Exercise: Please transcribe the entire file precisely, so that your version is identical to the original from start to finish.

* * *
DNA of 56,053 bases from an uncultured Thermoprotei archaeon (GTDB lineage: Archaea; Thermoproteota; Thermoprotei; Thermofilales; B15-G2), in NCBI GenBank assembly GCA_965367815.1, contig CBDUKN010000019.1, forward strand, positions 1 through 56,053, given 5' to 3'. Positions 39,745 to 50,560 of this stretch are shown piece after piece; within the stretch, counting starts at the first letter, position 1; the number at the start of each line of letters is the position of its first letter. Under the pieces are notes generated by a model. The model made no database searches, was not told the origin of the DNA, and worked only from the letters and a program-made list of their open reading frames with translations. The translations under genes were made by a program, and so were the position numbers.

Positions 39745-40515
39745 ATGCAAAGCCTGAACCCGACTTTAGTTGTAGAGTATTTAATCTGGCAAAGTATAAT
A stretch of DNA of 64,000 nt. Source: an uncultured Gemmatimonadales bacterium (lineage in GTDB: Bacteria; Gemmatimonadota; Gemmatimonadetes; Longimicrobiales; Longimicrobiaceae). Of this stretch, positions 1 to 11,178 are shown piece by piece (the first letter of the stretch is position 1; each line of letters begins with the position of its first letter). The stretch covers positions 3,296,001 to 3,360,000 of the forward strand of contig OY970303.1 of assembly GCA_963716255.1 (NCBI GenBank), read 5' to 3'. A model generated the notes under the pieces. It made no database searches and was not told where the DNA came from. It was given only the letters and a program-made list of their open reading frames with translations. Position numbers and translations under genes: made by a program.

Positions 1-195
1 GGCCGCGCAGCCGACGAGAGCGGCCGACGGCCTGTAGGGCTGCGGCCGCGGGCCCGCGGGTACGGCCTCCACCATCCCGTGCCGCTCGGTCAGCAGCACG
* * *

DNA of 56,053 bases from an uncultured Thermoprotei archaeon (GTDB lineage: Archaea; Thermoproteota; Thermoprotei; Thermofilales; B15-G2), in NCBI GenBank assembly GCA_965367815.1, contig CBDUKN010000019.1, forward strand, positions 1 through 56,053, given 5' to 3'. Positions 39,745 to 50,560 of this stretch are shown piece after piece; within the stretch, counting starts at the first letter, position 1; the number at the start of each line of letters is the position of its first letter. Under the pieces are notes generated by a model. The model made no database searches, was not told the origin of the DNA, and worked only from the letters and a program-made list of their open reading frames with translations. The translations under genes were made by a program, and so were the position numbers.

Positions 39745-40515
39745 ATGCAAAGCCTGAACCCGACTTTAGTTGTAGAGTATTTAATCTGGCAAAGTATAAT
A stretch of DNA of 64,000 nt. Source: an uncultured Gemmatimonadales bacterium (lineage in GTDB: Bacteria; Gemmatimonadota; Gemmatimonadetes; Longimicrobiales; Longimicrobiaceae). Of this stretch, positions 1 to 11,178 are shown piece by piece (the first letter of the stretch is position 1; each line of letters begins with the position of its first letter). The stretch covers positions 3,296,001 to 3,360,000 of the forward strand of contig OY970303.1 of assembly GCA_963716255.1 (NCBI GenBank), read 5' to 3'. A model generated the notes under the pieces. It made no database searches and was not told where the DNA came from. It was given only the letters and a program-made list of their open reading frames with translations. Position numbers and translations under genes: made by a program.

Positions 1-195
1 GGCCGCGCAGCCGACGAGAGCGGCCGACGGCCTGTAGGGCTGCGGCCGCGGGCCCGCGGGTACGGCCTCCACCATCCCGTGCCGCTCGGTCAGCAGCACG